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By Adel Ben-Duheash and Mohammed Batouq
As the world leader in crude oil production, Saudi Aramco's operations span the globe and the energy industry. We run an extensive network of refining and distribution facilities and are responsible for the oil and gas processing and transportation installations that fuel Saudi Arabia's industrial sector, thus contributing to Saudi Arabia's status as the leader in petroleum exportation.
As our company's largest oil processing facility and the world's largest crude stabilization plant, the Abqaiq Plants facility plays a pivotal role for Saudi Aramco with our crude oil production capacity of more than 7 million barrels per day. Such extensive and sophisticated oil exploration, production and exportation requires Saudi Aramco to use cutting-edge technology because even a very short period of unforeseen downtime can costs millions of dollars.
Fortunately, with help from system integrator Integration Objects' OPC products and integration services, our process, data and alarm management technologies at Saudi Aramco in general and at Abqaiq Plants in particular are second to none.
Complexities and diverse needs are expected for any large oil producer with significant plant operations. Such complexities are enhanced as plant operations grow, as technologies get updated, and as the needs of the plant and business systems evolve.
With this in mind, Abqaiq Plants' engineering personnel monitored the industry's technology trends, and sought an open, proven technology that could protect its infrastructure and pave the way for future expansions. Many alternatives and products were tested and piloted to find the most feasible and practical approach to align Abqaiq Plants' infrastructure with the rapid advances in the industry. Saudi Aramco Abqaiq Plants had a set of stringent and complicated requirements to assure a continued and uninterrupted flow of process data. Integration Objects was selected because met the rigorous and complex requirements that Abqaiq Plants had to integrate a 23-point-to-point connection infrastructure based on the VMS and Unix platforms that connected all the distributed control systems (DCS) and other automation islands with the plant information management system (PIMS).
It is not unusual to find such complex architectures in large plant systems where operations and, therefore, necessary support structures expand over time. For Abqaiq Plants, even though each point-to-point connection addressed a particular need, the overall system architecture was cumbersome and costly to update and maintain because, by then, VMS had been practically fazed out of the industry, so interoperability and spare parts for the hardware became hard to find. Changes in the DCS, such as upgrades and replacements, affected the communication between applications, and each change also typically required implementation of new point-to-point interfaces. This made us at Abqaiq Plants realize that each point-to-point interface required specific maintenance, spare parts and maintaining on-site expertise, which added considerable costs to our operating budgets. Despite the complexity, we were determined to explore and pilot all technologies and useful applications that could help optimize our day-to-day operations.
Once we decided to upgrade and improve the efficiency of our DCS interconnections, and after a thorough evaluation and testing of many products, we found the solution from Integration Objects. Our primary requirements were:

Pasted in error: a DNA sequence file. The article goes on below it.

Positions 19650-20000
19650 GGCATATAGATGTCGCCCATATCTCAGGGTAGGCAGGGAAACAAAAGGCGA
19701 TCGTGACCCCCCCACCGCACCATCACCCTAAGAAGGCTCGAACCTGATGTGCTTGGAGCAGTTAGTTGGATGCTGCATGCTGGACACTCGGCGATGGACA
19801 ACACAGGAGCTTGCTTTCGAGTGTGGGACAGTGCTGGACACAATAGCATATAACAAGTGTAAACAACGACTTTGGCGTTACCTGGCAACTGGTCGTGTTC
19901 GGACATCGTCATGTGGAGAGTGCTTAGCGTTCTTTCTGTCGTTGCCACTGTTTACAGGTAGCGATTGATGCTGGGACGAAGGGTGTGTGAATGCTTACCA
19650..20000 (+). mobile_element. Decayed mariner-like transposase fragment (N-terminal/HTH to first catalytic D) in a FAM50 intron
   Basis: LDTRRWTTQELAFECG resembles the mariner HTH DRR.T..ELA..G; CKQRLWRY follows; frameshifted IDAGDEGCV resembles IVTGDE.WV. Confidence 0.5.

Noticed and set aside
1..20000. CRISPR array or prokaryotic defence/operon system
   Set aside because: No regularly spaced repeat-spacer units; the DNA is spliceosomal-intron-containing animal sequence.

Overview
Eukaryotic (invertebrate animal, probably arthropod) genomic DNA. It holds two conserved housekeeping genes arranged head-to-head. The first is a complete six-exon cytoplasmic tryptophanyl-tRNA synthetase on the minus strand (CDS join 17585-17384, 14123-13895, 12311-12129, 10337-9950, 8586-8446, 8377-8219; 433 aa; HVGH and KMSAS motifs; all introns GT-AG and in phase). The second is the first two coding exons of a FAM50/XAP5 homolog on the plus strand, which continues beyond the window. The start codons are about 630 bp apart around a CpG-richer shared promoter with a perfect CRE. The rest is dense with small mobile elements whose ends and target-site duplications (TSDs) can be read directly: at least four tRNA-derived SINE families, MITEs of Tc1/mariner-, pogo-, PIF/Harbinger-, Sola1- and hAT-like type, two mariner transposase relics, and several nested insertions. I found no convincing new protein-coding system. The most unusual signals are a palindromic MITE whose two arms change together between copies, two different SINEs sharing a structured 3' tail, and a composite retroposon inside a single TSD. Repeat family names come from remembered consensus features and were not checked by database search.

Using these guidelines and considering the needs and complexities of our specific operations, Abqaiq Plants' engineering team, system integrators and project engineers from Integration Objects implemented a solution with the final following architecture:
OPC was identified as the industrial standard solution able to simplify the whole system architecture. So, each DCS exposes its variables on an OPC server provided by the DCS manufacturer, and data exchange is performed using OPC clients that access data on the servers. The OPC client-server approach also creates a more flexible system that is useful in case there are any future changes.
To simplify the system architecture, the engineers installed a redundant hardware configuration by running a virtual infrastructure (VMWare virtualization software). Two virtual servers were deployed on a redundant configuration with each hosting 10 different virtual machines—one for each OPC server. These servers were configured as two units, where the first acts as a primary machine and the second (geographically located at another site) is a backup.
Because OPC servers can't directly communicate with each other, inter-DCS data exchange was provided by installing Integration Objects' OPC Data Transfer, a plug-and-play software tool for transferring real-time data. OPC Data Transfer fixes the problem by configuring and monitoring bi-directional data transfers between OPC servers, so all processes are integrated.
Communication between the plant historian, OSIsoft PI, and the DCS' OPC servers was based on OSIsoft's PI-OPC interfaces. These consist of OPC clients that are able to manage the redundancy of the OPC servers and their switchover.
Redirection of clients to the appropriate server is done automatically. At this point, it was necessary to ensure the clients' redundancy to guarantee that they can't become single points of failure during daily operations. This need was satisfied by installing them on servers running Marathon EverRun software. This software synchronizes two Windows servers to create one application environment that runs on both servers simultaneously, and maintains availability under any circumstances.